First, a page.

The CoVid-19 pandemic ushered in an unprecedented threat to global education. Learning, an essential tool for societal advancement, has seen better days for nearly 1.6 billion students in all continents, according to UN reports. Throughout history, education played a central role in the lives of individuals. People wonder nowadays if schooling remains a citadel of progress.
Education serves many purposes: gain new skillsets, find good jobs and lead a respectable life. But the academic atmosphere today is filled with an air of doubt. What can we do right now? What are the best things that we can do this time while this pandemic is spreading? Can our education system continue to serve its ideals?
John Mark Camacam
As I thread this new path of learning, I imagine how my fellow Josephians cope with this new normal. While browsing through Facebook and Twitter, I discovered many of their stories.
Nathaniel De Leon, a second-year education student, said that SJCBI teachers assist their students in their academics no matter how challenging the situation is.
“Blended Learning is advantageous and beneficial, especially to us, students, who still want to learn despite the pandemic. As a student who lacks financially and has a poor internet connection at home, I need to make some adjustments, just like going outside every hour to check for newly posted activities or an ongoing online class. I’d like to give a big shout-out to teachers who go the extra mile to help students in their modules,” he said.
Judy Anne Claro Dagdagan, a first-year criminology student, shared her woes in shelling out extra cash just to be able to buy internet load and her battle to keep up with her online classes.
“Minsan wala talaga akong load. Hinihiram ko n lang yung phone ni ate para makita mga posts sa page. Kung walang wala na po talaga akong load, umuutang na lang po ako para makita ko lang ang mga lessons. Naghahanap ako ng pwedeng pag-applyan ng scholarship para makatulong sa financial problem ko,” she explained.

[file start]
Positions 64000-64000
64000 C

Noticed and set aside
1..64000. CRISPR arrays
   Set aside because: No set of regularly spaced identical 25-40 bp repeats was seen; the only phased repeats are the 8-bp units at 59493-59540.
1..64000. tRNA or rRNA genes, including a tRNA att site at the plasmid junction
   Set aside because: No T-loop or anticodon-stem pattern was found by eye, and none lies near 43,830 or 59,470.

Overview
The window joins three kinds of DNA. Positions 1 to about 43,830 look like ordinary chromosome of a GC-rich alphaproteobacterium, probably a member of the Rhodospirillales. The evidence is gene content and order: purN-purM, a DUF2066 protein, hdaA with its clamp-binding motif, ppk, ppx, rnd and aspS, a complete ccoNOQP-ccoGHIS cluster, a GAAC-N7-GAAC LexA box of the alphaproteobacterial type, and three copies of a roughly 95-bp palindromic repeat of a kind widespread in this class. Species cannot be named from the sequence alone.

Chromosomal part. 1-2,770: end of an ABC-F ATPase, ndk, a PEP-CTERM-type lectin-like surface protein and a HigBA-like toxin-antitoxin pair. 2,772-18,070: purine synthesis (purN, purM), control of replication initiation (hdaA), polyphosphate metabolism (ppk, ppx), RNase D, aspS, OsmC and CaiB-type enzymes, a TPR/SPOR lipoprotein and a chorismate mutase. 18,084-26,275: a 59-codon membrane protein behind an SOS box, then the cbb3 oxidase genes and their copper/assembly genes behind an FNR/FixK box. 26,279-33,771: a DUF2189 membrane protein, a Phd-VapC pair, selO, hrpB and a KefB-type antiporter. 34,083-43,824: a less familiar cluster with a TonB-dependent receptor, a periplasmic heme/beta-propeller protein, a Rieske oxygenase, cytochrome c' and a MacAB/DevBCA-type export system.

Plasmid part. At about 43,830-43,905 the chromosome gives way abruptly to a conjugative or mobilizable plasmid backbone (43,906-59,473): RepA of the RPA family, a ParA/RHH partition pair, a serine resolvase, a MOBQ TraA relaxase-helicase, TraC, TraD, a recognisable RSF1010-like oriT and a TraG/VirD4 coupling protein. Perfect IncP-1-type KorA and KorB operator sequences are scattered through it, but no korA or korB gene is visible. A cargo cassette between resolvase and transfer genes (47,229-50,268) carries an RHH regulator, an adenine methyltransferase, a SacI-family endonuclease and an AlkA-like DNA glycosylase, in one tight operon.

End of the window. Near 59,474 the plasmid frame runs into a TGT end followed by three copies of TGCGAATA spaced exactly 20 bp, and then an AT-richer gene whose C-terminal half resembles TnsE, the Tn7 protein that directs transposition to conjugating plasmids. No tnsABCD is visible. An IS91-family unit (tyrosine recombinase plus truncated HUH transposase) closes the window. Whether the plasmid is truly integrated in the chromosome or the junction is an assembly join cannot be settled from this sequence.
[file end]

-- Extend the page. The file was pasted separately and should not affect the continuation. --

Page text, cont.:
John Richard Alonzo, a second-year education student, explained that learning is not just about self-studying. One must also engage with others to stir an exchange of ideas.
“I am not always updated when the topics are sent online due to insufficient internet data. Also, some of our topics are not familiar. But, of course, discussions are to be done yet. Modular learning is not that as easy as we think, to say that Mr. Google can answer everything is wrong. But as a student, I’m finding ways to learn. I ask my friends, and we discuss,” he said.
Mark Anthony Mabini, a second-year IT student, opened up his difficulty in juggling his studies and work at the same time.
“Mas mahirap ngayon mag-aral gamit ang modular learning lalo na para sa akin na may trabaho. Kung dati makikinig lang sa titser para maintindihan mo ang mga lessons, ngayon kailangan mo mag-laan ng mas mahabang oras para umupo o di kaya ay tumutok sa cellphone o computer para may matutunan ka,” he confessed.
Ronie Sagario, a second-year education student, also said that students need to practice time management and develop ways to be more productive and motivated in learning.
“As the old maxim says, when you are willing to replace mundane excuses with hard work and your laziness with determination, nothing can prevent you from succeeding. Amid the COVID-19 pandemic, all stakeholders in the education sector, including our parents, have to adjust and embrace the new way of learning. As I face the blended learning, time management is vital, most especially because studying at home is far different from studying in school,” he stated.
Moved by their stories, I realized that we differ in our unwanted situations but one in our goals. However, SJCBI extends its compassion. Our mentors provide a lot of considerations to help us be comfortable with the new learning method. They propels us to overcome this learning crisis and curve its fallout.
As Arthur Ashe once said, “Start where you are. Use what you have. Do what you can.” We must acknowledge the fact that every morning is a new start. If we are dedicated enough, we will achieve our goals.
Let us put our heart and the soul to the cause of education. We should seek knowledge through hard work and full devotion. Besides, it is the responsibility of every student to seek knowledge through hard work. No matter how hard the situation, let us fight for it.
By: John Mark Camacam